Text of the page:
ASEAN and Civil Society Work Together for Disaster Resilience in the Region
"We are not strangers to each other, as we are all a family. We have the same objectives of becoming disaster resilient and safer communities," says Mr. Suporn Ratananakin, speaking on behalf of the Department of Disaster Prevention and Mitigation of Thailand, currently the Chair of the ASEAN Committee on Disaster Management (ACDM). This statement was made during the partnership dialogue between ACDM and civil society representatives held last week in Bangkok, Thailand.
This dialogue between government and civil society was part of a process for reaching a common understanding and ways of working together in support of the implementation of the ASEAN Agreement on Disaster Management and Emergency Response (AADMER). The process started with consultations with civil society organisations in the countries, followed by a regional consultation attended by national and regional civil society representative. "It is crucial that we successfully take this process forward. Partnership between the ACDM and civil society upholds the very purpose of the ASEAN Charter, which is to 'promote a people-oriented ASEAN in which all sectors of society are encouraged to participate in, and benefit from, the process of ASEAN integration and community-building.' This means that we are all together in disaster risk reduction and disaster management," according to Mr. Ratananakin.
The dialogue was attended by representatives of the national disaster management offices and civil society organisations that work both in national and regional in scope, including the International Federation of Red Cross and Red Crescent Societies. The civil society participants to the dialogue represent a diversity of organisations working with vulnerable groups and communities in ASEAN, such as those working with women, children, older persons, persons with disability, and even organisations working for the protection of animals during emergencies.
During the dialogue, proposed areas of partnership between ASEAN and civil societies in achieving disaster resilience were discussed. These areas include disaster risk assessment and early warning that considers vulnerability information at community level. Civil society also proposed practical actions to assist ASEAN Member States in ensuring disaster preparedness, prevention, and mitigation in mainstreaming disaster risk reduction at various levels; enhancing safety in schools; and reaching out to citizens of ASEAN to instill a culture of resilience. Further, when the need for regional response arises, civil society can offer its resources to efficiently and effectively assist the affected Member State, and to provide its expertise in developing recovery tools. Other areas of cooperation are in training, knowledge sharing, resource mobilisation, and further strengthening collaborative and consultative mechanisms at the regional level.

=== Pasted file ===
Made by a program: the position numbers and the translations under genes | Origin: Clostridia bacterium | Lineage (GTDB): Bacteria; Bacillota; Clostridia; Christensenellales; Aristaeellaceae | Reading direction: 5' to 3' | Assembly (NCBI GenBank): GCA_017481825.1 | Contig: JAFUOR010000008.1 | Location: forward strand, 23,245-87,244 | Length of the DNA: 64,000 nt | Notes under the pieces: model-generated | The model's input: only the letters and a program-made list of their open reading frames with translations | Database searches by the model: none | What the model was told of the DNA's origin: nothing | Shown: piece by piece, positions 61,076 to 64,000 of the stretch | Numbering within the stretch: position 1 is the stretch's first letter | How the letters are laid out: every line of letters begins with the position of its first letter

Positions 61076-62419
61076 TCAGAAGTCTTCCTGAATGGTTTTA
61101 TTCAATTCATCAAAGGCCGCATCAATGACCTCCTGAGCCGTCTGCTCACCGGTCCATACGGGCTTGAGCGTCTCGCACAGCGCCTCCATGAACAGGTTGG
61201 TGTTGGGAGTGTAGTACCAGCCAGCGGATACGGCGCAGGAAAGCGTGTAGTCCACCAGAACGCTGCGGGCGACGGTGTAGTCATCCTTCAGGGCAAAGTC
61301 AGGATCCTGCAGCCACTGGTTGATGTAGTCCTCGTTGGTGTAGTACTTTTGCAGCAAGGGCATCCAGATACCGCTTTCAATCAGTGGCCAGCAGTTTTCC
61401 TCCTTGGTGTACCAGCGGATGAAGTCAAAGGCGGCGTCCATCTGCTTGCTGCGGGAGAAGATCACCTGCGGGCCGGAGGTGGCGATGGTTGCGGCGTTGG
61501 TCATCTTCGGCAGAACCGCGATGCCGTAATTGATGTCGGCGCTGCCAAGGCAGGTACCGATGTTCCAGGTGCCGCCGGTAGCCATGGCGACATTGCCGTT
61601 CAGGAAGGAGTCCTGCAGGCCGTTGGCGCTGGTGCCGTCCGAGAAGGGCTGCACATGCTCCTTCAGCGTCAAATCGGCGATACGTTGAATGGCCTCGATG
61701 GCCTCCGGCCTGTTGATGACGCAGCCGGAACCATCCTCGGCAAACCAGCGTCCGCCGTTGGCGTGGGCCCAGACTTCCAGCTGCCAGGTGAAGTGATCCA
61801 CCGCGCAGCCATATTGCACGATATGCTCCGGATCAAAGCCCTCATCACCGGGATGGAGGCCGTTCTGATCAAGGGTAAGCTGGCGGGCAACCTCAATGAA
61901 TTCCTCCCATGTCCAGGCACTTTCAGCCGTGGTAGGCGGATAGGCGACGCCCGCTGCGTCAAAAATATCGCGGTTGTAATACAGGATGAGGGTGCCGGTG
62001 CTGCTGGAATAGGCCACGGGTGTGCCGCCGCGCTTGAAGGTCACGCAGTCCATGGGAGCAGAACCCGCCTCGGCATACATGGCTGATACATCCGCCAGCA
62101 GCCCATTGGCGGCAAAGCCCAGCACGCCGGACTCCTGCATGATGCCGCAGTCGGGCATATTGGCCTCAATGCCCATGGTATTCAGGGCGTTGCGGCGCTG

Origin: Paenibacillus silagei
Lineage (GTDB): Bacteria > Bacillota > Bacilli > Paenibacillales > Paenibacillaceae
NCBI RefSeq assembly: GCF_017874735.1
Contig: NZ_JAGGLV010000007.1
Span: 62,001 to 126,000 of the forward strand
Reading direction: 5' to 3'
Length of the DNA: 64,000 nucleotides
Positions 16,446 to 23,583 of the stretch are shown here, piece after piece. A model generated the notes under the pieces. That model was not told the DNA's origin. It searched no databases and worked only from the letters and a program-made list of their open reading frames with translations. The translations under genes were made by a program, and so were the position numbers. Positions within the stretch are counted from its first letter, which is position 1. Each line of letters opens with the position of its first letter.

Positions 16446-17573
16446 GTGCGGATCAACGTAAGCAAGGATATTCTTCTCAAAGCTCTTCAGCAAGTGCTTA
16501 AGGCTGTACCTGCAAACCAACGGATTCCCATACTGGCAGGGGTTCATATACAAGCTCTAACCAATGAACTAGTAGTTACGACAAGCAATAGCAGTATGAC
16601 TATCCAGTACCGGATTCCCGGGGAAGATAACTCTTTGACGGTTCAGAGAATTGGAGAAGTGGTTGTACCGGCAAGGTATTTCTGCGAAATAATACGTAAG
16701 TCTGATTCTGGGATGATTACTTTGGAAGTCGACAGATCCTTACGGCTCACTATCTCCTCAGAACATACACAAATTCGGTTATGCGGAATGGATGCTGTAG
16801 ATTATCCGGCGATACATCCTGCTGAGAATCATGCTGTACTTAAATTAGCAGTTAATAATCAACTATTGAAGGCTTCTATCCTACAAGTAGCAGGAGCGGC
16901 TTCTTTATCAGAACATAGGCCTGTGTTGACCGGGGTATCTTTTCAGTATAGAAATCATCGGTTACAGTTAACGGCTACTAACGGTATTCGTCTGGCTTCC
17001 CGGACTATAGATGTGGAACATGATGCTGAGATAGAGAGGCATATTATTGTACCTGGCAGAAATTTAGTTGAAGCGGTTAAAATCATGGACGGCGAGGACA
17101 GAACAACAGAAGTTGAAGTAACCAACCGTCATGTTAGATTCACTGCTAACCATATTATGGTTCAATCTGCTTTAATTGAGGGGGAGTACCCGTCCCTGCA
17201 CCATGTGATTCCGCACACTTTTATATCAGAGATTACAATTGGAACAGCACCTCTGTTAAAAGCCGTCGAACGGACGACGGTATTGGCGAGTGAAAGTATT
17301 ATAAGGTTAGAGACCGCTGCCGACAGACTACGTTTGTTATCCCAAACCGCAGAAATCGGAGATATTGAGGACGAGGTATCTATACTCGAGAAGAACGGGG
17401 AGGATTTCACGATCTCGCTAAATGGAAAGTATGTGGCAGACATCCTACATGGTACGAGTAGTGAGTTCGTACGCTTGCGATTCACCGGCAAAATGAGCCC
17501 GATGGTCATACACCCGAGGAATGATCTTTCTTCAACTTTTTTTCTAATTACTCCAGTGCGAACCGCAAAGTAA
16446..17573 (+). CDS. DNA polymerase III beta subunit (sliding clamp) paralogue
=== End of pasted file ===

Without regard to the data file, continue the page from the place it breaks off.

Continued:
“The proposals coming from civil society organisations are indeed useful and compliments the initiatives of ASEAN Member States," according to Lee Yam Ming Lee of the Singapore Civil Defence Force, who chairs several strategic components and building blocks under the AADMER Work Programme.
"Once members of the ACDM approve the proposals, the AHA Centre is ready to work with civil society organisations to implement activities in the identified key areas," according to Mr. Said Faisal, Executive Director of the ASEAN Coordinating Centre for Humanitarian Assistance (AHA Centre). The AHA Centre is the operational engine for the implementation of AADMER.
The CSOs also expressed desire to form an inclusive regional consultative body that will work hand-in-hand with the ACDM on the implementation of AADMER, where constructive engagement between CSOs and ACDM is the key principle. This regional consultative body will have to be linked with existing national platforms working on disaster risk reduction in the Member States, as well as other stakeholders.
“The formation of a regional consultative body of civil society organisations will complement existing national platforms on disaster risk reduction," says Dr. Aung Lin Aye of the Relief and Resettlement Department of the Myanmar Ministry of Social Welfare, Relief and Resettlement.
"The ASEAN is a trailblazer in the area of regional joint emergency response and strengthening disaster risk reduction mechanisms globally. ASEAN's model of partnerships with civil society on implementation of the AADMER is another high point worth learning from by other regional bodies," says Mr. Cherian Matthews, speaking as Chair of the AADMER Partnership Group, a consortium of international non-government organisations that has been supporting ASEAN in the implementation of disk risk reduction.
The AADMER Partnership Group has been working closely with the ACDM, ASEAN Secretariat and the AHA Centre in implementing AADMER since 2009. The dialogue was organised by the AADMER Partnership Group in coordination with the ACDM and with the support of Directorate-General European Commission - Humanitarian Aid & Civil Protection.
The partnership dialogue was held right after the ACDM Workshop on AADMER Institutionalisation and Development of Monitoring and Evaluation Indicators held on 25-27 March 2013 in Bangkok, Thailand. The said workshop was organised by the ASEAN Secretariat with the support of ASEAN-Australia Cooperation for AADMER Work Programme.